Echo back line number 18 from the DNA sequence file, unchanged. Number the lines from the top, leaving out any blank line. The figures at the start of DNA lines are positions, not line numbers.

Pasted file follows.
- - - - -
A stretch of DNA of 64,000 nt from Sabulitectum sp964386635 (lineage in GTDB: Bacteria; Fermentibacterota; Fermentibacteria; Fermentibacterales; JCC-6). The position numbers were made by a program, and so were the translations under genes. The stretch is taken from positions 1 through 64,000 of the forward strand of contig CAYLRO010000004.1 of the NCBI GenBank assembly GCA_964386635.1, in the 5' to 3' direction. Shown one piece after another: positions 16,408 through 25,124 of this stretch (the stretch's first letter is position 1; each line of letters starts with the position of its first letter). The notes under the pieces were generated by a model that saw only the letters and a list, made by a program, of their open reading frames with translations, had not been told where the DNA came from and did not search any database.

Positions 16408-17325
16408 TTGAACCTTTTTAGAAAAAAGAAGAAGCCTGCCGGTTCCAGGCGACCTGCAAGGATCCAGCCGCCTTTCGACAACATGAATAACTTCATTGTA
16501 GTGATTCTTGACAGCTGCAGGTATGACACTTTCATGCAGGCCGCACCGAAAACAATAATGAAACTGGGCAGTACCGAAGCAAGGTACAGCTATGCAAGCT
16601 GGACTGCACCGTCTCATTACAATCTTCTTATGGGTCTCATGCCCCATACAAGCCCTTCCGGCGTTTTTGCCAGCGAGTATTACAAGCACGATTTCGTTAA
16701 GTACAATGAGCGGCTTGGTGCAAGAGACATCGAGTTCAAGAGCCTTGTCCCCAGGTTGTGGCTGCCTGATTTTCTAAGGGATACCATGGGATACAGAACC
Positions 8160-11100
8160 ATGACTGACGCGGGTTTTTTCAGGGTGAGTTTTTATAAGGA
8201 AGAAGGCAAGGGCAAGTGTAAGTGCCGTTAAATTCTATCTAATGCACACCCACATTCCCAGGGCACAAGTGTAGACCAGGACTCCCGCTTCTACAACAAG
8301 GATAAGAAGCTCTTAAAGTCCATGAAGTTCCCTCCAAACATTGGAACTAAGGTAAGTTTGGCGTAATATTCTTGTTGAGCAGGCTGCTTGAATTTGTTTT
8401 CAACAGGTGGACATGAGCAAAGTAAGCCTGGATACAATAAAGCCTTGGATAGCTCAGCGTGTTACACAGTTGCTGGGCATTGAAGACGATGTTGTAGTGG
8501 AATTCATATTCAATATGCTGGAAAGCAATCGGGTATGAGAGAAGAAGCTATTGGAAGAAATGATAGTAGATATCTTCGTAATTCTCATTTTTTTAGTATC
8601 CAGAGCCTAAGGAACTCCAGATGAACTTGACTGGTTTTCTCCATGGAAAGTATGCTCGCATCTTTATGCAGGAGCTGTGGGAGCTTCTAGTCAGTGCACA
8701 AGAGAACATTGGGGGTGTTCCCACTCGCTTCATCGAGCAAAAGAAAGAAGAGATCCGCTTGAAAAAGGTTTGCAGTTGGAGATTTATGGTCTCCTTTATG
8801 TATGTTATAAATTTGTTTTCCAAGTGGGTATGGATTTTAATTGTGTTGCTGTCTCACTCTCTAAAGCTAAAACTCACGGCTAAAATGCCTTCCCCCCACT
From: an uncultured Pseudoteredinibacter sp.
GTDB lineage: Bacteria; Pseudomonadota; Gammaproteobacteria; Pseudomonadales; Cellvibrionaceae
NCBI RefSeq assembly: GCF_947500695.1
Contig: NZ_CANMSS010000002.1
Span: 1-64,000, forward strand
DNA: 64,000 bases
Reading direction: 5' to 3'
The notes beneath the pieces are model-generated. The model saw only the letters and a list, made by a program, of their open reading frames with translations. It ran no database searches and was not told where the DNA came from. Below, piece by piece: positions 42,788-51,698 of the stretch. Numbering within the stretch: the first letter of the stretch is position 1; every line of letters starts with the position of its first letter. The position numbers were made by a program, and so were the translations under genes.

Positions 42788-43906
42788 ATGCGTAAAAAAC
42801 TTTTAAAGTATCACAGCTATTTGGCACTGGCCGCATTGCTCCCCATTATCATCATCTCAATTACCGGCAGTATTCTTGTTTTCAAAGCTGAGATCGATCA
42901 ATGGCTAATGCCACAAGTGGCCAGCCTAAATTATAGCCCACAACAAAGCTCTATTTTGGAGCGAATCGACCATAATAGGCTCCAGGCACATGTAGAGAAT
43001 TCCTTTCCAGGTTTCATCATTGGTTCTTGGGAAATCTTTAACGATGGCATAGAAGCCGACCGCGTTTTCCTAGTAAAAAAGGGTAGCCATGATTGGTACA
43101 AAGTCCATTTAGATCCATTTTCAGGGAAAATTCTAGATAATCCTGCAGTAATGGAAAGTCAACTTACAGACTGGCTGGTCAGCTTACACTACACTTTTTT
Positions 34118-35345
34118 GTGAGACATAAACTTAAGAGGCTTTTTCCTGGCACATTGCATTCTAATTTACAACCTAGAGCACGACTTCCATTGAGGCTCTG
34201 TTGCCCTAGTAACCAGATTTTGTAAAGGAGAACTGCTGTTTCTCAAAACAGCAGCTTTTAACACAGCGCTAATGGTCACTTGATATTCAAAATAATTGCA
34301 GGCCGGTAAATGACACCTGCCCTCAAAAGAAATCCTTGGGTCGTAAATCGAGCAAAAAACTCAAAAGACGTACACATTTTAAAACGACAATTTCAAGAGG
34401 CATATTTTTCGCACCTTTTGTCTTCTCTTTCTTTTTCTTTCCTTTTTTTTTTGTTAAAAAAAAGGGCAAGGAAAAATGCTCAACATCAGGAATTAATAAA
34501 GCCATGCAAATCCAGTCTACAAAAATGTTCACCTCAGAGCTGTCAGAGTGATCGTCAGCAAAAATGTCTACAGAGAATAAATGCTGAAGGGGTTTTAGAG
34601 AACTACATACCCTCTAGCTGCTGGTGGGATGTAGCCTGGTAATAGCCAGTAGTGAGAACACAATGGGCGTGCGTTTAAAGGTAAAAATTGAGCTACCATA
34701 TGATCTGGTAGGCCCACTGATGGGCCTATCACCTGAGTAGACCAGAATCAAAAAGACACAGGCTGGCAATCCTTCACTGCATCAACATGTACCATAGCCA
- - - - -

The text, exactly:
NCBI RefSeq assembly: GCF_947500695.1